Deepwater Horizon (2016)
Deepwater Horizon (2016)
Hope is not a tactic.
At age 52, Peter Berg has had an interesting career as a filmmaker: from the ill-behaved superhero romp Hancock (2008), to the 2012 high-octane board-game adaptation, Battleship — which, unlike many others, I actually quite dug, even if it did splash into goofy waters.
Recently, however, Berg has decided to drop the blockbuster gig and focus on more human stories, his previous effort, the Oscar nominated Lone Survivor (2013), a significant shift from the maritime Bayhem of Battleship — the film based on the real-life account of Marcus Luttrell, a sniper in a four-man Navy SEAL team, whose mission to capture or kill notorious Taliban leader Ahmad Shah goes awry. His latest though, Deepwater Horizon, combines the skill and know-how director Berg has amassed over the years — he is, after all, back at sea, making things go boom — the movie capturing powerful sequences of heart-wrenching heroics and dynamite edge-of-your-seat thrills, Deepwater Horizon described by a colleague of mine as explosion-maestro Michael Bay’s Titanic — a fitting likening, perhaps … or perhaps not. I guess that’s a decision one can only make for oneself.
Any which way, the film tells the story of Transocean chief electronics technician Mike Williams (Mark Wahlberg), who — alongside some 120 plus crewmembers — was working a trying shift on the Deepwater Horizon, a deep-water drilling rig just off the coast of Louisiana. At 10pm on April 20th, 2010, a devastating blowout occurred, one that would dominate the headlines for weeks and set off a debate over the safety of deep-drilling in high-risk conditions/ environments. The sudden explosion (caused by flammable methane which made its way into the rig’s pipeline) was immediately followed by a chain of raging fireballs, shattering the structure and drenching the battered and shaken crew in combustible gas — this ecological nightmare becoming the largest accidental oil spill in human history, with over 50,000 barrels (some 200 gallons) spilling out from the ocean floor and rushing into the Gulf of Mexico.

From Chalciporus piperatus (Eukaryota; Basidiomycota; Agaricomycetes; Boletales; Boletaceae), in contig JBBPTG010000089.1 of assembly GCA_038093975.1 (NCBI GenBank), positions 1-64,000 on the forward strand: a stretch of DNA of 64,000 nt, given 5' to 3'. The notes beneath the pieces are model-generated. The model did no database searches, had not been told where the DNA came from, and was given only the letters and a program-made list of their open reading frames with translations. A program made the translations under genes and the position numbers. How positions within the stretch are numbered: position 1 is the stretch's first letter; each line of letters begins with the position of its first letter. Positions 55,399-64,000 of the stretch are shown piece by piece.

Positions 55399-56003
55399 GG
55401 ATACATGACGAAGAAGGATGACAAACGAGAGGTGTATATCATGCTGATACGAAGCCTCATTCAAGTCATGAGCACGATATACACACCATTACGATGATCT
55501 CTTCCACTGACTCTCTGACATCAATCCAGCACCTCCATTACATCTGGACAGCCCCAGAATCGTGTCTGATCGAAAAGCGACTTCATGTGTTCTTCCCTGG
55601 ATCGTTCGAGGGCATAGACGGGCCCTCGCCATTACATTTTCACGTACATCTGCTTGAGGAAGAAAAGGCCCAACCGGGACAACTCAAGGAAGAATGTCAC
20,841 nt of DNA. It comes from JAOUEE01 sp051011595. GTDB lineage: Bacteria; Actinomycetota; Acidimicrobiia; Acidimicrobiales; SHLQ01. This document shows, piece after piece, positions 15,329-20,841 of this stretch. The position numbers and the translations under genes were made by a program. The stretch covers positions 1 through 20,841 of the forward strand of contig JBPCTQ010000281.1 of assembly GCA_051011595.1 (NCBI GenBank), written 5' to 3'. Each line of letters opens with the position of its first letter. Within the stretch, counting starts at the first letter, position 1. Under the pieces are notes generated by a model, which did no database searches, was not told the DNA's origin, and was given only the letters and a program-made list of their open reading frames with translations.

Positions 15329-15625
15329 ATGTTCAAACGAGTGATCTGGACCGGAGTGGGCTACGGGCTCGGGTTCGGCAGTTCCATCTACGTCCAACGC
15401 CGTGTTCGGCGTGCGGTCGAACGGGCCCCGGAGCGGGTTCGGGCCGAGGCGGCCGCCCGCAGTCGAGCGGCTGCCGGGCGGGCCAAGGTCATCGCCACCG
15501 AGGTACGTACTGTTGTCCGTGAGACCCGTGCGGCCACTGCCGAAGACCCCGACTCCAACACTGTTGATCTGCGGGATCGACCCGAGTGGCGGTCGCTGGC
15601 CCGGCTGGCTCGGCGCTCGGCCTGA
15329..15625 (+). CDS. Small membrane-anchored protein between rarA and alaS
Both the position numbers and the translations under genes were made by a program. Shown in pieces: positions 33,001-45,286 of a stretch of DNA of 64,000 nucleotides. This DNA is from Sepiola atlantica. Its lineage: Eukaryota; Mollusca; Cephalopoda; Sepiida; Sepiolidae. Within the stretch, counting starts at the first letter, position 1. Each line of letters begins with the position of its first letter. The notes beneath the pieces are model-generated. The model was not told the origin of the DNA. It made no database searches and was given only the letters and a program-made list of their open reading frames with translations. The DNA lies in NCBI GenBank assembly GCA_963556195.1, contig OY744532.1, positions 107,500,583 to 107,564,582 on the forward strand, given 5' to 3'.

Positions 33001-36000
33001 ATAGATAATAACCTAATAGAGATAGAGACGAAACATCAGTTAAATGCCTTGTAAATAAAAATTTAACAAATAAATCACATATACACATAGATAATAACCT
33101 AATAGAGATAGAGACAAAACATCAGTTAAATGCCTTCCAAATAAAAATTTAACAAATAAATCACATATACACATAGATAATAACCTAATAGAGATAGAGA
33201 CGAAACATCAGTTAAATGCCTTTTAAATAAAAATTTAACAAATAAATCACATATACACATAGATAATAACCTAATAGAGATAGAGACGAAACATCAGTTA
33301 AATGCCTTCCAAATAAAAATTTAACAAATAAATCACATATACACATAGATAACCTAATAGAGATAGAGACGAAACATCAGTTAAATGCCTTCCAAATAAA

Based on a seminal New York Times article titled Deepwater Horizon’s Final Hours, written by David Rohde and Stephanie Saul, the screenplay by Matthew Michael Carnahan, State of Play (2009), and Matthew Sand, Ninja Assassin (2009), dramatizes the cataclysmic event, the film looking at the carelessness that contributed to the relentless inferno blaze which claimed the lives of 11 workmen, with 17 others critically injured (I’m surprised the death toll wasn’t higher). Documenting events as they occurred, the movie is more concerned with the human side of this man-made tragedy (as opposed to playing the blame game), focusing on the wounded workers who displayed extraordinary courage in the face of harrowing odds — men and women who risked their lives in order to rescue their friends and colleagues. It’s the intimate moments here that really bring the intensity to the forefront; early scenes establish the would-be victims’ worlds ashore (we see them at home with their families and loved ones), these smaller everyday beats helping audiences identify with the key characters, heightening the life-and-death scenario when it inevitably hits, these ordinary people thrust (unexpectedly) into the most traumatic conditions imaginable.